Tomorrow is a year since my mum died. Days after she died, I asked one of the few close friends I know who had lost a parent, how she had coped. She sent me this:
“When you are sorrowful look again in your heart, and you shall see that in truth you are weeping for that which has been your delight.” Kahlil Gibran
Over the last few months I have felt myself turning a corner, regular visitors have commented on it too, thank you. People say the toughest part of the grief journey is about getting through the firsts, and that often it starts to feel better as a year approaches. It is true, although I am feeling somewhat derailed by the enormity of tomorrow, and if I am honest there’s a slight sense of feeling cheated, that having made it to a year there’s still nothing waiting at the finish line.
But, for me the answer is, and always will be Gibran’s words. When I look back over mum’s little legacies I realise she also gave me the tools to cope. Amazing gifts which have helped me to delight in life, and to continue to delight in life without her. Relaxation exercises, positive ways to frame the day, stories, a love of nature, recipes, rituals, the names for flowers and birds, mind mapping. But there’s one legacy I really struggle with.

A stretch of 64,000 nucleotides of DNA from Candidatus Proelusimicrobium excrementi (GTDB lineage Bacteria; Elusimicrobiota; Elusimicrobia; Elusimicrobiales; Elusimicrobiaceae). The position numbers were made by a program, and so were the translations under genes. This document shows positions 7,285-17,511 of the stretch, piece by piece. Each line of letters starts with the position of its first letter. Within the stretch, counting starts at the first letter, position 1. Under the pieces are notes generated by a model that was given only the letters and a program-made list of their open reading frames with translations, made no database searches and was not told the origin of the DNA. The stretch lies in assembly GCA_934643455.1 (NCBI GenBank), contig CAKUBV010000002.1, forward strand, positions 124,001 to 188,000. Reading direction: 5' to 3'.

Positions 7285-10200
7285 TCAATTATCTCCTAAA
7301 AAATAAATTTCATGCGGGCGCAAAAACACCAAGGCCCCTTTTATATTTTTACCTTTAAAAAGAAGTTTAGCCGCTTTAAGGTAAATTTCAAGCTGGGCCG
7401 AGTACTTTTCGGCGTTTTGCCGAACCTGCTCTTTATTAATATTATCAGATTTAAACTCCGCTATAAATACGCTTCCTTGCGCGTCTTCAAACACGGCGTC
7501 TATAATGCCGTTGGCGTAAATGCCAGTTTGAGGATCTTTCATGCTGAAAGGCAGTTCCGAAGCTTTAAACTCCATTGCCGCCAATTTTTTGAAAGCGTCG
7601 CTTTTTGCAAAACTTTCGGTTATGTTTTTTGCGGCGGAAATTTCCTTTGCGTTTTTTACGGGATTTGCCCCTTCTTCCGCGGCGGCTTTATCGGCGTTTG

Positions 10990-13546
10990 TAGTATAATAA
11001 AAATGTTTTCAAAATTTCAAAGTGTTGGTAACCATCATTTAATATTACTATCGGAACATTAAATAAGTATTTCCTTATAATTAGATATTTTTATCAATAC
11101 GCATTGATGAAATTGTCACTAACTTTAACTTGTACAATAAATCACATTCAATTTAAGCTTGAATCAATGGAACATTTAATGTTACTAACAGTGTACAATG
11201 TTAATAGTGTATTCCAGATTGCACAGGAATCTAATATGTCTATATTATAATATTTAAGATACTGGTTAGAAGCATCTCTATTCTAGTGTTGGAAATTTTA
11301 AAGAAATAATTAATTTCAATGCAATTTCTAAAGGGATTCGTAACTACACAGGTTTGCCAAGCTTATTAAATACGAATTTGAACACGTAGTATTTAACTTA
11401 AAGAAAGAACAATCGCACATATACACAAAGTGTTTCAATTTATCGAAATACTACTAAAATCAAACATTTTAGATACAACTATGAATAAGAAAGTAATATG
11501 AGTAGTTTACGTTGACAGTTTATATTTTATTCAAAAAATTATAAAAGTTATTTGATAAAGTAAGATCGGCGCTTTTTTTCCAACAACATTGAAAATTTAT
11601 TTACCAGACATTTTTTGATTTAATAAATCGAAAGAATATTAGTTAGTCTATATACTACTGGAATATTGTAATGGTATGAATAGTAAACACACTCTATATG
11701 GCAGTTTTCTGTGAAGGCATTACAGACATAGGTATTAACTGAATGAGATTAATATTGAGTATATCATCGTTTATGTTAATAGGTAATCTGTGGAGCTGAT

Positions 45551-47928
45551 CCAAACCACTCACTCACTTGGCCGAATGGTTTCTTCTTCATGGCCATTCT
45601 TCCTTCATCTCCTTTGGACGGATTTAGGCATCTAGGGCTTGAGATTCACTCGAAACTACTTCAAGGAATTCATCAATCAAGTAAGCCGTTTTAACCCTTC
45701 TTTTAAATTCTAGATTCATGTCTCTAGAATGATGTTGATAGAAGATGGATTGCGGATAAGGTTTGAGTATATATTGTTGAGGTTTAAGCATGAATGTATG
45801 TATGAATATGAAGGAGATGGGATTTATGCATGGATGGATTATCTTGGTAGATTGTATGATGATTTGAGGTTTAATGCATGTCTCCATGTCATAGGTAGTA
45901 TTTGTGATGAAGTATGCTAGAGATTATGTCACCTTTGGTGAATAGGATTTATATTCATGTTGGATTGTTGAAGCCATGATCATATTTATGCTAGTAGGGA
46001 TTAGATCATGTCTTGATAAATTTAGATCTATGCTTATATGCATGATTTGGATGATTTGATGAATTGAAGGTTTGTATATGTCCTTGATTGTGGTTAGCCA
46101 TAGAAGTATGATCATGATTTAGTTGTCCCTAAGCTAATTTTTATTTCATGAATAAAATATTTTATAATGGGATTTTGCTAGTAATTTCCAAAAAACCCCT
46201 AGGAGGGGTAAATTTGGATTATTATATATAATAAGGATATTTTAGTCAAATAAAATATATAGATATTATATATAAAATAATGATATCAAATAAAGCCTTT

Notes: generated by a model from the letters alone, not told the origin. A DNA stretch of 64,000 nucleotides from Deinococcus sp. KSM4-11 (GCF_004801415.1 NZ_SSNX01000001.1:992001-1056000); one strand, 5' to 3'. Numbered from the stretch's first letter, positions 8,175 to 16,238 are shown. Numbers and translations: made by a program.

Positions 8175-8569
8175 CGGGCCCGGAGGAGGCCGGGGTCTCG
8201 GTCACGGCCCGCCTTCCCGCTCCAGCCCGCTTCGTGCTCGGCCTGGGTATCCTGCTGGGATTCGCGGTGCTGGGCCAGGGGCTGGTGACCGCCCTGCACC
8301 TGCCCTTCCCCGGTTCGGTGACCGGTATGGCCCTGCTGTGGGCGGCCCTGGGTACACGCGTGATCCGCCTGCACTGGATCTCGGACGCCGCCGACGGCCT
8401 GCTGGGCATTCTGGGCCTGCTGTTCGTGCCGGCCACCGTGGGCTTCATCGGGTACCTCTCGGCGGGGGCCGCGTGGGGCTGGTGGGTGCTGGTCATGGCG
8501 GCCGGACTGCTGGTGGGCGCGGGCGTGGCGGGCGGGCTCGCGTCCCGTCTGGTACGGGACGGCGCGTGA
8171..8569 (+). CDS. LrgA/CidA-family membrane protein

Mum loved music, and had the most amazing collection ranging from folk to rock, from world to classical, from Nirvana to Bach. I won’t forget her dancing round the kitchen G and T in hand, a new musical discovery chasing away the working week on a Friday night. I won’t forget my brother and I in the hospital last year playing her some of her favourite tracks on her ipod.
In the days after she died my brother and Dad took out her CDs and played them repeatedly. But I still today find it pretty impossible to listen to many things without bawling. Last weekend when someone played a CD she owned, I tuned out, talked loudly through it and breathed a sigh of relief when it finished and something innocuous like Bruno Mars came on the radio. I spent half an hour in the toilets at a wedding last year because something else set me off.
Anyway, it’s time to face up to that legacy because it’s been quiet for too long and I’m sick of only listening to rubbish pop. Once upon a time, when mum was young, and at a folk festival with my Dad, the Scottish folk musician and extraordinary guitarist Bert Jansch played this song Angie, and dedicated it to her. Sadly, in looking him up for this post, I found he died last year too. All the more reason to share an amazing piece of music.
On Saturday we will go to mum’s tree, high in the hills and I will delight in what to me is the most beautiful spot in the world.
Little legacy is a remembrance project , a positive and creative space, to celebrate small things handed down by inspiring people. Feel free to link up a little legacy you’ve been thinking about this week, or to leave one in the comments. Here’s the code and here’s more on Little Legacy